Denise Amato was leading a very busy life in 2011, running a small business with her husband and looking forward to future travel plans, when, at the age of 56, she started experiencing fatigue and muscle weakness in her legs and the left side of her body.
This, she would later come to realise, was the beginning of her journey with primary progressive multiple sclerosis (PPMS), the neurological condition she was diagnosed with two years later.
Denise has lived in Albany most of her life and has always been a very active member of the community, spending a lot of time outdoors – walking, swimming and bodyboarding. Today, symptoms of reduced mobility and fatigue have meant taking a step back from some of the more high-intensity activities. She recalls one of the hardest things to give up after her diagnosis was her regular involvement in ‘Granny Grommets’ – an over-50s women’s bodyboarding group who meet every Friday, rain, hail or shine. Happily, she remains a social member and is in regular contact with the group.
Denise continues to swim recreationally, and in 2019 – along with a squad of her family and fabulous “swim buddies” – raised over $14,000 for MSWA by participating in the annual MSWA Albany Swim.
Until recently, Denise had avoided a traditional mobility walker but was delighted when her MSWA Support Coordinator, Lisa, sourced a stylish, ultra-lite graphite design. “I’m very pleased with my new super-duper ‘oyster white’ walker,” laughs Denise.
She credits MSWA with opening so many doors for her that wouldn’t have been accessible otherwise. “The thing I value the most about MSWA is that for the past 7 years they have been the one and only constant in my journey. The facilities MSWA provide and the money they are contributing to research I know, from personal experience, make a real difference to the lives of ordinary people trying to come to terms with living with multiple sclerosis.
“Before my diagnosis, I had been used to being independent and keeping active. It took me a long time to realise I could call on help and that I should not feel guilty about accepting it. For example, Maureen, the MSWA nurse in Albany, encouraged me to sign up to the NDIS before I turned 65. I didn’t think it was appropriate for me, but it opened up a whole lot of doors for us. My husband had polio as a child, so he is also living with a disability. An NDIS plan enabled us to get a yard man, which is a fantastic help."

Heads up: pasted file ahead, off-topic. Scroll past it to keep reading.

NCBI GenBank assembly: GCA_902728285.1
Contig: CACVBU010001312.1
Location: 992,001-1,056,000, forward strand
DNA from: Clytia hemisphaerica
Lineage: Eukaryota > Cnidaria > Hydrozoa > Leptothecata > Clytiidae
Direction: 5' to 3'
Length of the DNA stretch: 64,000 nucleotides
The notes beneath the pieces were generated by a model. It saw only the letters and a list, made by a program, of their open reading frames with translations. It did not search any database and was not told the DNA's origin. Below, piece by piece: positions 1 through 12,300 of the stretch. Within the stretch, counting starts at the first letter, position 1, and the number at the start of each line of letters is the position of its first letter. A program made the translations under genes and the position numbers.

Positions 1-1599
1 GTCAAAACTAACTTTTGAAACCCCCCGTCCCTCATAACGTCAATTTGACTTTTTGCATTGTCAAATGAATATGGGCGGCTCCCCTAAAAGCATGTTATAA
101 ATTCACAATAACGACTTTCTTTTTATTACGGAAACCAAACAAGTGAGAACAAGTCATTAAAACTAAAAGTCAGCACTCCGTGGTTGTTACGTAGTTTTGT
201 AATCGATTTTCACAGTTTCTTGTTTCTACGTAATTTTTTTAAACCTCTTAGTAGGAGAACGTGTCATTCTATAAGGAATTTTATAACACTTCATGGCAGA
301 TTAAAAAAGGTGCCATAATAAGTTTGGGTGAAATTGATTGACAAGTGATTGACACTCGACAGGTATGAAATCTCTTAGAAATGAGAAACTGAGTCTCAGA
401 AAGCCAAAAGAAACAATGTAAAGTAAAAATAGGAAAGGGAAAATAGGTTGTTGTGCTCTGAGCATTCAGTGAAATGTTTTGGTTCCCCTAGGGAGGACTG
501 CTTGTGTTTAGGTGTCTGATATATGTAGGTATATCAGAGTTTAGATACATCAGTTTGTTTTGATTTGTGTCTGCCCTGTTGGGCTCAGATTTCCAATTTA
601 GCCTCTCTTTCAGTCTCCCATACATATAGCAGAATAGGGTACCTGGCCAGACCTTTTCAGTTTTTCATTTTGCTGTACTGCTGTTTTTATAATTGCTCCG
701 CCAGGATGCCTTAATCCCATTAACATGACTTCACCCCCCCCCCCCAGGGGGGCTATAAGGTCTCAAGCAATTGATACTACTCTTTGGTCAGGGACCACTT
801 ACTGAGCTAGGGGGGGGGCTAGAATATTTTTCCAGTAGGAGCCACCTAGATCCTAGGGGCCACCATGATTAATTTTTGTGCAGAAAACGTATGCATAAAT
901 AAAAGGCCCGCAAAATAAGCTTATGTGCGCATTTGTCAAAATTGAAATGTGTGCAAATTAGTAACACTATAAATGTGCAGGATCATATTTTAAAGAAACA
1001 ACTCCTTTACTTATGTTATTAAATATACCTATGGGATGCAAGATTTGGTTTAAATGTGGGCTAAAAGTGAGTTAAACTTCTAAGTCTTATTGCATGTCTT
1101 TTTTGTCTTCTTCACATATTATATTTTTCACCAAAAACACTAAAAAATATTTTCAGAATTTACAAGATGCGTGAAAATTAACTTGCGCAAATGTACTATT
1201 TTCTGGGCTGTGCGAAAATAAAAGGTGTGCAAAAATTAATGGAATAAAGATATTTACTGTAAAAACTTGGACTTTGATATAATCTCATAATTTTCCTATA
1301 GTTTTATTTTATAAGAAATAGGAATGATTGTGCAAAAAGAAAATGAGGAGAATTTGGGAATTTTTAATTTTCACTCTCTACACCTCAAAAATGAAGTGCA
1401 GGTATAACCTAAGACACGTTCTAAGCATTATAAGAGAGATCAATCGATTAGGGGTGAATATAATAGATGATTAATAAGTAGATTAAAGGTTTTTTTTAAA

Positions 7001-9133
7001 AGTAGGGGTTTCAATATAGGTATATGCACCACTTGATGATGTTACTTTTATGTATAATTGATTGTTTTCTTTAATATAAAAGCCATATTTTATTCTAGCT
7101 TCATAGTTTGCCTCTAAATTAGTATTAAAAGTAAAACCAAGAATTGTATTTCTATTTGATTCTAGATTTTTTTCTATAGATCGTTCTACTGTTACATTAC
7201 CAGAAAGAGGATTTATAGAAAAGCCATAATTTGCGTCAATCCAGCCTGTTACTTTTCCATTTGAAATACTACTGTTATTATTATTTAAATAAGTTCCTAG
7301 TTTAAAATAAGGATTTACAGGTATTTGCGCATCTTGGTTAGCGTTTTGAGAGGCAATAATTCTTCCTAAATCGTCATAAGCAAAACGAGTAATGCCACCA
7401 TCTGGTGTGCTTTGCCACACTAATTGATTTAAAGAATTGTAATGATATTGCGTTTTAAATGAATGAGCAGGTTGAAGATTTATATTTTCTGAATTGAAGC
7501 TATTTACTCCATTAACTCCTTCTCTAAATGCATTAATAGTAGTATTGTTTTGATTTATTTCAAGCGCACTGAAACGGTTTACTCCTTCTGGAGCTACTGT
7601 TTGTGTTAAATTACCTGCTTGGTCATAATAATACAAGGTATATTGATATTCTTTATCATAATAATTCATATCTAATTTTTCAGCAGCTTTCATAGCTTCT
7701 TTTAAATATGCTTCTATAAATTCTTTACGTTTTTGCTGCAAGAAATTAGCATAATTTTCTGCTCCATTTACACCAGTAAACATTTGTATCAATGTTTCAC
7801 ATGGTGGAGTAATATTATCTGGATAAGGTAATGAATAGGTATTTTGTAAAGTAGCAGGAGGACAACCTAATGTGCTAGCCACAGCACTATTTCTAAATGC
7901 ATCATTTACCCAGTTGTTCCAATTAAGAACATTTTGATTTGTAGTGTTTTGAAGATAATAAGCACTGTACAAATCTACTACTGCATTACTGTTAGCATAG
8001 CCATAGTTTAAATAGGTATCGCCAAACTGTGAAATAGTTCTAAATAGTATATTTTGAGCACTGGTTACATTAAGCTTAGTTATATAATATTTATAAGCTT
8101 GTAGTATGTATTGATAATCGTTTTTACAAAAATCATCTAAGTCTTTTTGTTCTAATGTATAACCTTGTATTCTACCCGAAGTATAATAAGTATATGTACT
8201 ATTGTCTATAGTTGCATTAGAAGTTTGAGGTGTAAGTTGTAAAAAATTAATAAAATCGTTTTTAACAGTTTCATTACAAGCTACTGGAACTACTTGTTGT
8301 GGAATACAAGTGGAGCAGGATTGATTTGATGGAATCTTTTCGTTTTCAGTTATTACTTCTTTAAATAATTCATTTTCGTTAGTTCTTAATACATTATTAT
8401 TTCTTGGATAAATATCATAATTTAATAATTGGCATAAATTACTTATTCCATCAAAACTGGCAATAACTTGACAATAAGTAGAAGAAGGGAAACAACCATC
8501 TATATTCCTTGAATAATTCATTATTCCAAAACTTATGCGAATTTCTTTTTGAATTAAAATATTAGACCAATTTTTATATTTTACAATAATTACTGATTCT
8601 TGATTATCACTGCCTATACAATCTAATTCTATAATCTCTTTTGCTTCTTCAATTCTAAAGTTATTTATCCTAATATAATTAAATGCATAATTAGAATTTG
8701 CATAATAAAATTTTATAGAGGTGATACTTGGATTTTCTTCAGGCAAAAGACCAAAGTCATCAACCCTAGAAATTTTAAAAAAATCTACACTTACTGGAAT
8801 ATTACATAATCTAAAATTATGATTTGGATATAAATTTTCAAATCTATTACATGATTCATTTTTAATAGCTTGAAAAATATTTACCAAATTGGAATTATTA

“I have a very supportive family and close friends whom I value greatly and MSWA have taken a lot of the stress off them as I can source help independently."
Currently, Denise accesses MSWA’s physiotherapy, yoga and nursing services. She also attends the annual retreat in the Great Southern, which she adores. “I love the yearly MSWA Camp in Denmark. Everything is taken care of for us. It’s a little bit of a break and allows some respite for family. I probably think about MS less than I ever do when I’m on those camps. They are so much fun”.
Denise welcomed the recent announcement that MSWA haven begun constructing a new state-of-the-art $7m facility in Albany. A purpose-built Services Centre will continue to provide MSWA’s regional Clients with services such as physiotherapy, occupational therapy, nursing, counselling, speech, dietetics and outreach.
“Everyone’s very excited about the new Centre. I go regularly to physiotherapy at the current Lotteries House location. It’s a shared facility and the physios operate out of a couple of small rooms, so it’s very constrained. They do an amazing job with the space they have but the new dedicated location will make a huge difference.”
Pictured: Denise with fellow MSWA Clients and staff visiting the site of the new $7m Facility.
In addition, an adjoining High Support Accommodation Facility will feature 10 fully accessible units to cater for MSWA’s high support Clients, with 24-hour care provided on-site. It will be the first accommodation facility of its kind in the Great Southern.
“The opportunity for people living with neurological conditions in Albany to have specialised living facilities is so important,” explains Denise. “There’s people younger than me who are currently in nursing homes because there’s nowhere else to go.”
“Nobody living with MS really knows what the future holds for them, but I do know that I am in very good hands with MSWA and that means a lot.”
If you'd like to find out how MSWA can support people living with a neurological condition, call us on 1300 097 989 or fill in the below form.